Squamous cell carcinoma has been shown to express the RTK epidermal growth factor receptor (EGFR), which can be exploited for directed molecular targeted therapy. In a recent meta-analysis of cutaneous human head and neck squamous cell carcinoma (SCC), overexpression of EGFR was found in 56% of primary tumours and 58% of regional metastases.13 Erlotinib (Tarceva®; OSI Pharmaceuticals, LLC, Farmingdale, New York, NY, USA) and gefitinib (Iressa®; AstraZeneca plc, London, UK) are EGFR inhibitors, previously approved to treat haematopoietic malignancies, which are now being tested in clinical trials of human patients with cutaneous SCC.14 Overexpression of EGFR is also a feature of feline SCC, which generally has a poor to grave prognosis because most cases are presented in the advanced stages.15 Epidermal growth factor receptor is not a target for either of the veterinary approved RTKis, toceranib or masitinib.5 In our laboratory, we recently investigated the effects of the RTKi gefitinib on a feline SCC cell line.16 Treatment with gefitinib resulted in decreased cell proliferation but ultimately the development of drug resistance. Resistance could be overcome with RNAi targeted to EGFR, and suggests that ultimately multimodal therapy may become important.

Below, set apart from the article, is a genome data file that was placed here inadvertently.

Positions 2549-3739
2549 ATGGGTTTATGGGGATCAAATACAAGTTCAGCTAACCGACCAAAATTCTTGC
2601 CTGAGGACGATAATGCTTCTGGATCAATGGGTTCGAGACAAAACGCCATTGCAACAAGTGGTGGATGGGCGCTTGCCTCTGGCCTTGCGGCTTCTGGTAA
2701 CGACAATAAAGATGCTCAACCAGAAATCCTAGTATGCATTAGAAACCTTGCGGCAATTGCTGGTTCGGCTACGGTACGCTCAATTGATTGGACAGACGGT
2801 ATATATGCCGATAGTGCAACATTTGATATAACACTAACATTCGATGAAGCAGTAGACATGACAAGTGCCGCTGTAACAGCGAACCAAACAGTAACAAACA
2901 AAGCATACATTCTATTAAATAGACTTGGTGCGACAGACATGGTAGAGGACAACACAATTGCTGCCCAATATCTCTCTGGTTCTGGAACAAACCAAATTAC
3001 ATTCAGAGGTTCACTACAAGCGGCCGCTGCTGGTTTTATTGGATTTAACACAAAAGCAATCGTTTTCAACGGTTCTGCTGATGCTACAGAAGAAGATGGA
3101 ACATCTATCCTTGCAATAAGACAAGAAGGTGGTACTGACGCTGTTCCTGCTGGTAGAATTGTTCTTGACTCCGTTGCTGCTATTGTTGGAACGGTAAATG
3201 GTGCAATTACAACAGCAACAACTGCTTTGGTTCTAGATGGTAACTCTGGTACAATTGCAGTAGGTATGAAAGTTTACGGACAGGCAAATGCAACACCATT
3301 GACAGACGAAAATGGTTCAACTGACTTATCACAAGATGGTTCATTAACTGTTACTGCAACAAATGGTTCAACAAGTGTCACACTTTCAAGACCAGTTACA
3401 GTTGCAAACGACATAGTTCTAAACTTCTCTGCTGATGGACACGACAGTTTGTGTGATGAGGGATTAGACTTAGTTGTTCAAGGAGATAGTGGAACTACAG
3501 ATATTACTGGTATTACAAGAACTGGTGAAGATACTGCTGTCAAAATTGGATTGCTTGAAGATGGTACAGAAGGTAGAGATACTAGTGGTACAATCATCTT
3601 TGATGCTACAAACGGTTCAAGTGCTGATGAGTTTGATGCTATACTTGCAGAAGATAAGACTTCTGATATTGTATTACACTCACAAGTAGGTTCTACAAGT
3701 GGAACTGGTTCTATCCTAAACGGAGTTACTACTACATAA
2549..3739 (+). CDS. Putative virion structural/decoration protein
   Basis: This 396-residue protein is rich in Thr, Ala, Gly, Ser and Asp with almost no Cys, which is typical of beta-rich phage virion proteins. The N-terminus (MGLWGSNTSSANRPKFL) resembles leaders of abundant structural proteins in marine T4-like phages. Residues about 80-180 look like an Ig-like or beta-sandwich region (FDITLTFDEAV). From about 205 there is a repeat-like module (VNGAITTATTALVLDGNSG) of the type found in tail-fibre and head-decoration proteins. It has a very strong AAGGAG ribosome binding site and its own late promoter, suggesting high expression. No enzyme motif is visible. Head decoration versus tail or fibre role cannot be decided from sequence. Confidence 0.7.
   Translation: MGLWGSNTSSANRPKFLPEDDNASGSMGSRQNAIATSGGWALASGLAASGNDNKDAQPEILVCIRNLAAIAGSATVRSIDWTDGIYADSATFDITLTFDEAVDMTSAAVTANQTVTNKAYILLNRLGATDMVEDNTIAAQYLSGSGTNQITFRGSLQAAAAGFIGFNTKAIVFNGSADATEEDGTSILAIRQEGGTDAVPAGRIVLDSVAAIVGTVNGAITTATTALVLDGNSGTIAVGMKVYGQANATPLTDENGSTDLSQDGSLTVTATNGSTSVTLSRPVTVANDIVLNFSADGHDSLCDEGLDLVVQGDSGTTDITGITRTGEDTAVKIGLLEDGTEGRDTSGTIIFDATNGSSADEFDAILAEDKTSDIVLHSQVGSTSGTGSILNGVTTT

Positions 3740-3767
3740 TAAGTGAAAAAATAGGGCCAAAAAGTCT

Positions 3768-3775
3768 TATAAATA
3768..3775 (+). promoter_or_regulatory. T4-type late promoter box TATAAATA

Veterinary studies combining RTKs with conventional chemotherapy drugs are currently lacking. However, Robat et al.17 recently conducted a phase 1 clinical study to evaluate the safety of the combination of vinblastine and toceranib phosphate (Palladia®; Pfizer) in dogs with MCTs. In that study, the dose-limiting toxicity for the simultaneous combination was neutropenia, and the maximally tolerated combined doses were 1.6 mg/m2 every other week (vinblastine) and 3.25 mg/kg orally, every other day (toceranib). This represents greater than a 50% reduction in dose intensity for vinblastine (compared with single-agent use) and, as such, does not support this combination based on current chemotherapy combination paradigms. While a strict adherence to dose paradigms speaks against the combination, evidence of significant activity (71% objective response) and enhanced myelosuppression suggest additive or synergistic activity. A prospective randomized evaluation comparing this combination with standard single-agent treatments needs to be conducted to interrogate this possibility.